Biodiversity: ‘Biological diversity’ means the variability among living organisms from all sources including, inter alia, terrestrial, marine and other aquatic ecosystems and the ecological complexes of which they are part; this includes diversity within species, between species and of ecosystems (Article 2, Convention on Biological Diversity1). Biodiversity underpins ecosystem services but is not an ecosystem service in itself.
BAP: Biodiversity Action Plan
BES: Biodiversity and Ecosystem Services
CBD: Convention on Biological Diversity
CSR: Corporate Social Responsibility
Dependence: 2 The extent to which a company is dependent on ecosystem services for raw materials or security of supply and the extent to which its operation gives rise to environmental externalities.
Ecosystem: A dynamic complex of plant, animal and microorganism communities and their non-living environment interacting as a functional unit (Article 2, Convention on Biological Diversityi). Examples of ecosystems are coral reefs, rainforest and deserts.
Ecosystem services:2 Ecosystem services are the benefits obtained by people from ecosystems. These include:
- provisioning services such as food, water, timber, fiber, and genetic resources;
- regulating services such as the regulation of climate, floods, disease, and water quality;
- cultural services such as recreational, aesthetic, and spiritual benefits;
- supporting services such as soil formation, pollination, and nutrient cycling.
EMS: Environmental Management System
ESB: Ecosystem Services Benchmark
FBT: Food, Beverage and Tobacco sectors
FFI: Fauna & Flora International
FGV: Fundação Getulio Vargas
GRI: Global Reporting Initiative
Impacts:2 A company impacts an ecosystem service if the company affects the quantity or quality of the service.
MA: Millennium Ecosystem Assessment
NGO: Non-Governmental Organisation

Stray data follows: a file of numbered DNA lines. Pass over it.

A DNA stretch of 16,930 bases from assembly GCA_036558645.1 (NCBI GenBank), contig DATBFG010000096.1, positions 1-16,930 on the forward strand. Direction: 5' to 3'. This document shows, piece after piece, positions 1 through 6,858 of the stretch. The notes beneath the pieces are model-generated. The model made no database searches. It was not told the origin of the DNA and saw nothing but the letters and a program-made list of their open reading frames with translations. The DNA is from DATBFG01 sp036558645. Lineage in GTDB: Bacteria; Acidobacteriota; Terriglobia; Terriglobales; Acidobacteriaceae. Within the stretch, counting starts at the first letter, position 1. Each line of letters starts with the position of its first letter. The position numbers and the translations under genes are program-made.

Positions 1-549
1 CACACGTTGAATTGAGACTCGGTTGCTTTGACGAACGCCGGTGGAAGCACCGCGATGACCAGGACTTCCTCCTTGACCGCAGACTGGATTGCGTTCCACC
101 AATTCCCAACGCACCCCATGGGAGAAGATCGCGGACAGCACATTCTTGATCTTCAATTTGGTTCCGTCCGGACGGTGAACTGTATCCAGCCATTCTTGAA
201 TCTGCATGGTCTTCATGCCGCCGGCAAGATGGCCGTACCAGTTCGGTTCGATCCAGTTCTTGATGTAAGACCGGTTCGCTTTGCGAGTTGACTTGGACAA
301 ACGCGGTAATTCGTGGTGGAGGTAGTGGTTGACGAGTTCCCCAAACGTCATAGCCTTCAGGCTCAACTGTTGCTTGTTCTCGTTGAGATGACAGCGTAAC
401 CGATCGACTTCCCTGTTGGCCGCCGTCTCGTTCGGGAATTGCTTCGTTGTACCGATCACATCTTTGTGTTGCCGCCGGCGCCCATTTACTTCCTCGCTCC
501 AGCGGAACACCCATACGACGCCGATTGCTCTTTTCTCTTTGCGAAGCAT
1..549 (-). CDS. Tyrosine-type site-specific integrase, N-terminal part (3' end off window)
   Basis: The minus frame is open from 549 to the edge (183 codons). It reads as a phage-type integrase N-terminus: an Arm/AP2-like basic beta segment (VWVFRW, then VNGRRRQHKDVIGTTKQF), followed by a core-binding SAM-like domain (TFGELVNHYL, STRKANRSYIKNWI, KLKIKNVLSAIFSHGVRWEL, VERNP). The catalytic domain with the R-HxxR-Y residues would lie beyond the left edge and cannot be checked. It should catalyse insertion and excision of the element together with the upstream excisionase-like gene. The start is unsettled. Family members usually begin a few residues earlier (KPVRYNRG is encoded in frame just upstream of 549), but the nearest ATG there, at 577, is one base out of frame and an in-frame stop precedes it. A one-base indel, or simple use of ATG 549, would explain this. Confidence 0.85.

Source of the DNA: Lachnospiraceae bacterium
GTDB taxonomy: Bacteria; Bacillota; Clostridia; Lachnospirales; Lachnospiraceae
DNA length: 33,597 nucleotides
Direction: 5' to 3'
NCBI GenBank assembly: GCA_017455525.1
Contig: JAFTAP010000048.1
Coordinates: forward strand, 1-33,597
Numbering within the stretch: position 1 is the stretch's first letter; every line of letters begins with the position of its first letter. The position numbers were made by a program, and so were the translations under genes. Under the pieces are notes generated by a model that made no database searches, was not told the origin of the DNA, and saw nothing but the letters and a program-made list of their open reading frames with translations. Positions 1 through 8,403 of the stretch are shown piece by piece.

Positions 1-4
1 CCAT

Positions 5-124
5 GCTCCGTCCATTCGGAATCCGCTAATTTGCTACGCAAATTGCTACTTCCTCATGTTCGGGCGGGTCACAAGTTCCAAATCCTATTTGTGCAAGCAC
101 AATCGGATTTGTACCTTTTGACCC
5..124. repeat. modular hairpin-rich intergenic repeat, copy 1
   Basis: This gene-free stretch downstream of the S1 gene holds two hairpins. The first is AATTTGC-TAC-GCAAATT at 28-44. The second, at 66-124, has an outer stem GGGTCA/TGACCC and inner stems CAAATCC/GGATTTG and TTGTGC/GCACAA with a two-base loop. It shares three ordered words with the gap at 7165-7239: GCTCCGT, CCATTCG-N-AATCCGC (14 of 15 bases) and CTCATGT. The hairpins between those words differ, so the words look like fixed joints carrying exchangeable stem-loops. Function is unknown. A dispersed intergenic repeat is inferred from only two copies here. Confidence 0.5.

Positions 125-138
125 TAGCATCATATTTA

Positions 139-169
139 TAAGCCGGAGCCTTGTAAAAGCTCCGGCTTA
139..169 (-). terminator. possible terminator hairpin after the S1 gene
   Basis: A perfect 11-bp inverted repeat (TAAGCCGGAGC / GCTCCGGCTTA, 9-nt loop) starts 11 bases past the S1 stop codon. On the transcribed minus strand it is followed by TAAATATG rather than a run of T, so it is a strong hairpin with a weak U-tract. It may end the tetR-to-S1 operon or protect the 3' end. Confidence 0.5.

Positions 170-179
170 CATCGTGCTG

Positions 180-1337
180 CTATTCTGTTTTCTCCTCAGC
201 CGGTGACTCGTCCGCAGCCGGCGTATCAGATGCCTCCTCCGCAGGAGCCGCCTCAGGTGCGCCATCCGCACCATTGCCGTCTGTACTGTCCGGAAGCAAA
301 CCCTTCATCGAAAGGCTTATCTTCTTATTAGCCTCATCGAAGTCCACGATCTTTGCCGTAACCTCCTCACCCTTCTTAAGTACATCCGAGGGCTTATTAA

NVI: Natural Value Initiative
Opportunities:3 Competitive advantage (monetisation of intangible assets) realised by a company as a result of putting strong practices in place to avoid and minimise impacts on biodiversity and ecosystem services. An example might be securing a significant share of the market for organic produce.
Risk:4 The potential in the short (one year), medium (one to five years) to long term (five years plus) that a company’s dependence and impact on biodiversity and ecosystem services may adversely affect company performance through impacts on brand or reputation, lack of access to raw materials or markets, and/or liability or compliance issues.
Sensitive sites: There is no current accepted definition of ‘sensitive sites’, but the term is often understood to mean sites of high biodiversity value, by virtue of high levels of biodiversity, endemism, rarity, vulnerability, threat or particularly important associated social or cultural values5.
Stakeholder(s): Stakeholders are those individuals, groups of individuals or organisations that affect and/or could be affected by an organisation’s activities, products or services and associated performance6. Stakeholders in the context of this report are those affected by and/or able to influence a company’s biodiversity and ecosystem services risks and impacts.
TEEB: The Economics of Ecosystems and Biodiversity
UNEP FI: United Nations Environment Programme Finance Initiative
VROM: Dutch Ministry of Housing, Spatial Planning and the Environment
WBCSD: World Business Council for Sustainable Development
WRI: World Resources Institute
WWF: World Wide Fund for Nature
1http://www.cbd.int/convention/articles.shtml?a=cbd-02 [accessed 10 August 2009]
2 WRI, Meridian Institute, and WBCSD (2008) The Corporate Ecosystem Services Review. Washington DC: World Resources Institute.
3Fauna & Flora International (2008) Dependency and impact on ecosystem services – unmanaged risk, unrealised opportunity: A briefing document for the food, beverage and tobacco sectors
4 Adapted from WRI, Meridian Institute, and WBCSD (2008) The Corporate Ecosystem Services Review. Washington DC, USA: World Resources Institute which states that companies are exposed to the following risks: operational, regulatory and legal, financing, market and product reputation
5 Foxall, J., Grigg, A. and ten Kate, K. (2005) Protecting shareholder and natural value. 2005 benchmark of biodiversity management practices in the extractive industry. Insight Investment, London, UK
6 AccountAbility (2008) AA1000 Assurance Standard 2008